When things go wrong, is your instinct to hide in a corner and hope you won’t get noticed–or to lean into the situation and make it clear that this one is on you?
“I’ve got this,” is a phrase that some people will go out of their way to avoid saying. At work, where it’s incredibly valuable, or in personal relationships, where it creates deep connection.
The movies are filled with heroes who take responsibility. Organizations are miserly when it comes to handing out authority, but most of them are eager to pay attention (and give respect) to anyone who is willing to take responsibility.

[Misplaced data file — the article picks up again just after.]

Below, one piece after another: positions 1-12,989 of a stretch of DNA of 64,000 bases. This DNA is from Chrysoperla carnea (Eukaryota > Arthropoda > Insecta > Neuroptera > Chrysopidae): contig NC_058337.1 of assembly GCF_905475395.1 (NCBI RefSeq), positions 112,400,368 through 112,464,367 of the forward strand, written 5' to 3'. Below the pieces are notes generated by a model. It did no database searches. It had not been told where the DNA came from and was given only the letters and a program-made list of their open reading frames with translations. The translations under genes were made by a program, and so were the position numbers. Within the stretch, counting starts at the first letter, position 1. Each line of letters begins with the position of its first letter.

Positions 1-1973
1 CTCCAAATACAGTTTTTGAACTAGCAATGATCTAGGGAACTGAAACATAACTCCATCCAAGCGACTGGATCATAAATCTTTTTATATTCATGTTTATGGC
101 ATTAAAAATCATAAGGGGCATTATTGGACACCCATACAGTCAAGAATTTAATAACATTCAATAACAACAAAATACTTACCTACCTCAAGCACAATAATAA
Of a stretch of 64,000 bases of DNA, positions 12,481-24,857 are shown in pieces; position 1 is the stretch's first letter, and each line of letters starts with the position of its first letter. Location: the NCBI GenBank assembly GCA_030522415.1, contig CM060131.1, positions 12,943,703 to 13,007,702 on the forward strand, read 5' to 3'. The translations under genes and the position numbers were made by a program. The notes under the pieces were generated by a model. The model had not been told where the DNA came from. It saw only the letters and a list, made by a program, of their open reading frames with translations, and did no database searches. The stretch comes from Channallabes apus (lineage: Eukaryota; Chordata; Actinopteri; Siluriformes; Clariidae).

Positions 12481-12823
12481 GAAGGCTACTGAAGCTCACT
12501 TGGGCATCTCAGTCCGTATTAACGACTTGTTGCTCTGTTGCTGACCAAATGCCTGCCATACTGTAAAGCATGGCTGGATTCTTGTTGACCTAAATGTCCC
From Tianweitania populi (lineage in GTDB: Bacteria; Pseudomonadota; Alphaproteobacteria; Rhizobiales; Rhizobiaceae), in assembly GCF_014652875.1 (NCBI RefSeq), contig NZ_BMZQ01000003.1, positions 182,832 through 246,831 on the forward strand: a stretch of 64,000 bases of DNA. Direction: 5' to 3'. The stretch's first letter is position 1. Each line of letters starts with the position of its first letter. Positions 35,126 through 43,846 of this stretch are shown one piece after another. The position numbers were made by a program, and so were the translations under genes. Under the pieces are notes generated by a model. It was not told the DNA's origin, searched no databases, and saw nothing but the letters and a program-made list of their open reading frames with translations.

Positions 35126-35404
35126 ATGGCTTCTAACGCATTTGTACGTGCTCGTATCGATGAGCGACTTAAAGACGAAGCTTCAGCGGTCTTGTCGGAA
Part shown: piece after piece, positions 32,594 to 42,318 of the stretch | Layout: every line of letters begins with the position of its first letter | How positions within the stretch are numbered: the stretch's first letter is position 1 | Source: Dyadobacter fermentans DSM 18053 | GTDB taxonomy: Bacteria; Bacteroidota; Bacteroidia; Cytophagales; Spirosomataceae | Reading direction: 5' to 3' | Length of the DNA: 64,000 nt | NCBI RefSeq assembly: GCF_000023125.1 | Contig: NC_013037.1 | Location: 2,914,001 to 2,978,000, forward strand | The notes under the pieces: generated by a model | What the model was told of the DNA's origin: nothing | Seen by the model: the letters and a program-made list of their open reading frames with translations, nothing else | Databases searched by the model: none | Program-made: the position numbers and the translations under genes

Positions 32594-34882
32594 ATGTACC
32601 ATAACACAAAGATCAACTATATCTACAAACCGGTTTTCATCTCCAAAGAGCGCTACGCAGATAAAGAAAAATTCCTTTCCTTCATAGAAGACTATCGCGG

Like our control preference, responsibility is a learned skill. You might be born with an instinct for it, but mostly it’s something we’re taught or choose to learn.
Sadly, this is a line that’s missing from every resume I’ve ever seen. It seems to be that a bias toward taking responsibility is one of the most important things to look for when hiring an employee, finding a doctor or building a team.
[Part 2 of 3]
Would you rather write the script, read the script, watch the movie or write the review?
When someone commutes by train, they’re giving up control over the journey. On one hand, that means that they can’t actively impact how fast the train arrives. On the other hand, it means that they don’t have to be fully present and in command of all the decisions involved.
There’s a huge diversity of control preference, and it varies across the many areas of our lives. Perhaps you need to be in control over your work, but have no interest in controlling what you eat for dinner–or vice versa.